Surgical options include primary and secondary surgeries. Typically, primary surgeries are reserved for infants who demonstrate insufficient or no spontaneous recovery by 3 months of age. Secondary surgeries are reserved for infants or children who require further functional improvement, either post primary surgery or post spontaneous recovery1,17 (see Emerging/ Unique Interventions section below for further detail). It is important to anticipate parental postoperative expectations. Education regarding nerve regeneration is imperative; regeneration occurs at approximately 1 millimeter per day and 1 inch per month. Thus, observational functional gains may not be present for several months postoperatively.5


General therapeutic goals in the chronic period are similar to those of the acute and subacute periods. Emphasis remains on contracture prevention and acquisition of developmentally appropriate gross and fine motor skills.

With time, the risk of glenohumeral dysplasia and bony abnormality increase. For those with motor deficits persisting beyond 3-6 months, 60-80% will develop glenohumeral deformity. Dysplasia and subluxation occur at a mean age of 3 and 6 months of age, respectively. Left untreated, glenohumeral deformity progresses leading to pseudo-glenoid and biconcave glenoid development, further humeral head deformity, and proximal humeral head growth arrest. Progression leads to worsening function and often necessitates surgical intervention. Surgical interventions may include glenohumeral reconstruction with joint reduction and rebalancing, tendon transfers, glenoid and humeral osteotomy.6

Adolescents with persistent deficits may continue to experience muscle imbalance, contracture, limb asymmetries, and atrophy leading to impaired ADLs.8 Variable treatment outcomes and morphological asymmetries associated with functional impairment may result in psychosocial difficulties in children and adolescents with NBPI. Impairments may impact school and activity participation as well as peer socialization.7,8

Coordination of care

Multidisciplinary treatment approach is recommended given the complexity of NBPI and variable extent of injury, prognosis, and recovery pattern. It is unanimous that conservative multidisciplinary treatment be initiated as soon as possible. Early rehabilitation programs can result in improved functional outcomes in infants with spontaneous recovery of elbow function between 3 and 6 months. In cases of insufficient recovery, absent spontaneous recovery, or complete NBPI, surgical intervention is necessary.17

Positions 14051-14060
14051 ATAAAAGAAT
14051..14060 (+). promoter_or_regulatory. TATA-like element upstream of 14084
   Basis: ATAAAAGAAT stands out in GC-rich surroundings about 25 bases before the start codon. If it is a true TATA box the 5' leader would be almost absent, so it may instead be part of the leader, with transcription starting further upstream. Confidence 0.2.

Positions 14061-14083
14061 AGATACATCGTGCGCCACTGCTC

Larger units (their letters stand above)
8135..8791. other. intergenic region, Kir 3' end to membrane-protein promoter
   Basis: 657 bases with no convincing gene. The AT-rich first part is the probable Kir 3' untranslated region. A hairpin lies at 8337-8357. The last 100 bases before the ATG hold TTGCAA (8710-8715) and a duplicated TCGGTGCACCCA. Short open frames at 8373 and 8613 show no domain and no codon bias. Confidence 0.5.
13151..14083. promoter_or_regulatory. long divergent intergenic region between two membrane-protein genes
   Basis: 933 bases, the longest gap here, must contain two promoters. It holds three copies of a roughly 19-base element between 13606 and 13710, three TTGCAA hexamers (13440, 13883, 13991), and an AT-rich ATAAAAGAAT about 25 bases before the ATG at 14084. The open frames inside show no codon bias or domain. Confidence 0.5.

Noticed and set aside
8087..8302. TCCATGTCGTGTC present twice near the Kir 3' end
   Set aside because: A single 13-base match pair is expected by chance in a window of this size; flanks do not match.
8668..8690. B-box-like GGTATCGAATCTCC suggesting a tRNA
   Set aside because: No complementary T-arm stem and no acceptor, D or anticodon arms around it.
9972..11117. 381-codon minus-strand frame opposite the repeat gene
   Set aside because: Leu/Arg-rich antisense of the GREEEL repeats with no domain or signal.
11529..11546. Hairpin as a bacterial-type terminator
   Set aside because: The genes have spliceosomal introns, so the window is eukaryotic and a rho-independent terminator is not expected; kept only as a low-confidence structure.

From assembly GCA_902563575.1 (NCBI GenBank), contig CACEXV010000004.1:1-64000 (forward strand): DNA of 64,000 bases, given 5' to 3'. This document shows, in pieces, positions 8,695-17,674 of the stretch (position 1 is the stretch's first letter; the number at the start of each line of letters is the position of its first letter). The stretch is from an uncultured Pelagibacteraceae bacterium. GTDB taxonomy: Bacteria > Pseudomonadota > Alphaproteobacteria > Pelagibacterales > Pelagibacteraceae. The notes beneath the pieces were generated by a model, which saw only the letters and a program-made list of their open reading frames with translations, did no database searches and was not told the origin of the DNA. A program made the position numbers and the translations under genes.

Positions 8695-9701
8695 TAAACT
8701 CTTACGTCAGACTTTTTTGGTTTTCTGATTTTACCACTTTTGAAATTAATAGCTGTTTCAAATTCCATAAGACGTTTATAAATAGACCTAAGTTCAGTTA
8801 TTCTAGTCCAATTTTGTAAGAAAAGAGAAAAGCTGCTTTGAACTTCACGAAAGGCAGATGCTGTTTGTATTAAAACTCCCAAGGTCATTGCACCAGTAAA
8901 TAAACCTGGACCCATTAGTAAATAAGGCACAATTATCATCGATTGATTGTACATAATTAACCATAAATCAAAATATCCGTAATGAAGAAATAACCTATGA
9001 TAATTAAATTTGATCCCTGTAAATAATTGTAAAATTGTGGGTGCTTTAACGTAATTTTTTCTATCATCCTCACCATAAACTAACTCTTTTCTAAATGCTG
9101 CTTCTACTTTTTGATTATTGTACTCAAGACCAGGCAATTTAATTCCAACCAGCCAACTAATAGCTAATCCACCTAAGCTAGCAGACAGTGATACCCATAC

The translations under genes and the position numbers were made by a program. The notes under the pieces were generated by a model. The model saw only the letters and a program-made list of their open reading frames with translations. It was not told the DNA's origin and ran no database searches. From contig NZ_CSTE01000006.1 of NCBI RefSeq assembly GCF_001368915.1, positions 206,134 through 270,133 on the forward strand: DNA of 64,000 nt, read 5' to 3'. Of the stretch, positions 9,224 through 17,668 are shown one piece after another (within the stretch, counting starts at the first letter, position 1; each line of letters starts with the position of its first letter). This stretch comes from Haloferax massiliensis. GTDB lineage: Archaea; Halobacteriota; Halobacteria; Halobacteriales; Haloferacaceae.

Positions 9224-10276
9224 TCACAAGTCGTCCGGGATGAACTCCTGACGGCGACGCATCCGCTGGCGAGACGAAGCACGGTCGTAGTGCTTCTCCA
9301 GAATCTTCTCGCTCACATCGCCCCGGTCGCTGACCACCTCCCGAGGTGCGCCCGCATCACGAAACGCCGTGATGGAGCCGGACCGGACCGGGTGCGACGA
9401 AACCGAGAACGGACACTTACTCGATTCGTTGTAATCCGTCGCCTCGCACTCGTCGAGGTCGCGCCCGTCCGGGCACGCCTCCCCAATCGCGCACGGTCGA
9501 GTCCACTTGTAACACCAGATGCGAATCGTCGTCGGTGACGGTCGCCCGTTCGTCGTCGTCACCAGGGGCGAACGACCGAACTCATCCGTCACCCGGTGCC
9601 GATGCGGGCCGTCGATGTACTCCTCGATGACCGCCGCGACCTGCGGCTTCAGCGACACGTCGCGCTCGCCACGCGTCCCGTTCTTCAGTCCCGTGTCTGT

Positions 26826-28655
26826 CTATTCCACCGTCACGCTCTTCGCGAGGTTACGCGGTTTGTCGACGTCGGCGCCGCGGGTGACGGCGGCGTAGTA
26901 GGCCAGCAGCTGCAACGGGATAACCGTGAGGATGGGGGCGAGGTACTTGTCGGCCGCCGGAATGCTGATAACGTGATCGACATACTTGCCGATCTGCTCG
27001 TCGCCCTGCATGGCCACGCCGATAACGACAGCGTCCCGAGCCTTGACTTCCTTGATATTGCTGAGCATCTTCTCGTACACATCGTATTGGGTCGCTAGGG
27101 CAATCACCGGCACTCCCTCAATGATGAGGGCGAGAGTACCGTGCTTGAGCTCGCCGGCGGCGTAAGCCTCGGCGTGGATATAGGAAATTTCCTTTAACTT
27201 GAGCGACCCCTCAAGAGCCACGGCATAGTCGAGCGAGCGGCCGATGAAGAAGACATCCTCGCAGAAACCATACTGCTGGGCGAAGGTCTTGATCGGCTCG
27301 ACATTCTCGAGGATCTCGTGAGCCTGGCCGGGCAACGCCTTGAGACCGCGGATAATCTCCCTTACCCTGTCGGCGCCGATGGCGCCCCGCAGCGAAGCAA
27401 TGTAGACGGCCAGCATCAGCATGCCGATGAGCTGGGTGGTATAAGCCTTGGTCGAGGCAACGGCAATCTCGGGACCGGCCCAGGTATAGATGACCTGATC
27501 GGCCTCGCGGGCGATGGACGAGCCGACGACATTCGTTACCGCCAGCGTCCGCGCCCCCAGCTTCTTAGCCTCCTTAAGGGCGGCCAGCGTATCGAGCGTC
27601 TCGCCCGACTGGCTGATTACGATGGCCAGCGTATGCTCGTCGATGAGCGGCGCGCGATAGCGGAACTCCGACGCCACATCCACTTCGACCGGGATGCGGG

Emerging/unique interventions

Surgical interventions are to be considered in some cases of NBPI. However, there is no formal consensus regarding the indications and timing of surgery in NBPI.1,17 There is a general consensus that Narakas type III and IV will undergo surgery at 3 months. Surgical indications and timing for Narakas type I and II continue to be deliberated.5,6 Classically, per Gilbert et al, primary microsurgery is performed if there is no elbow flexion by 3 months.1,3 Some authors suggest surgery can be delayed until 5-6 months despite the absence of elbow flexion as long as some shoulder function has spontaneously recovered.17 In general, a possible range to expect surgical recommendation is between 3 and 6 months.17 Despite a lack of consensus, the following points are apparent.1,17

  • Patients who undergo microsurgery at 6 months have better outcomes than those who spontaneously recovered elbow flexion at 5 months.
  • Surgery is often recommended for patients with less than antigravity elbow flexion at 6 months of age.
  • Patients with complete NBPI may undergo surgery at 3-4 months of age.

Typical priorities for surgeons, in order, include restoration of hand function, elbow flexion, and shoulder external rotation and abduction.3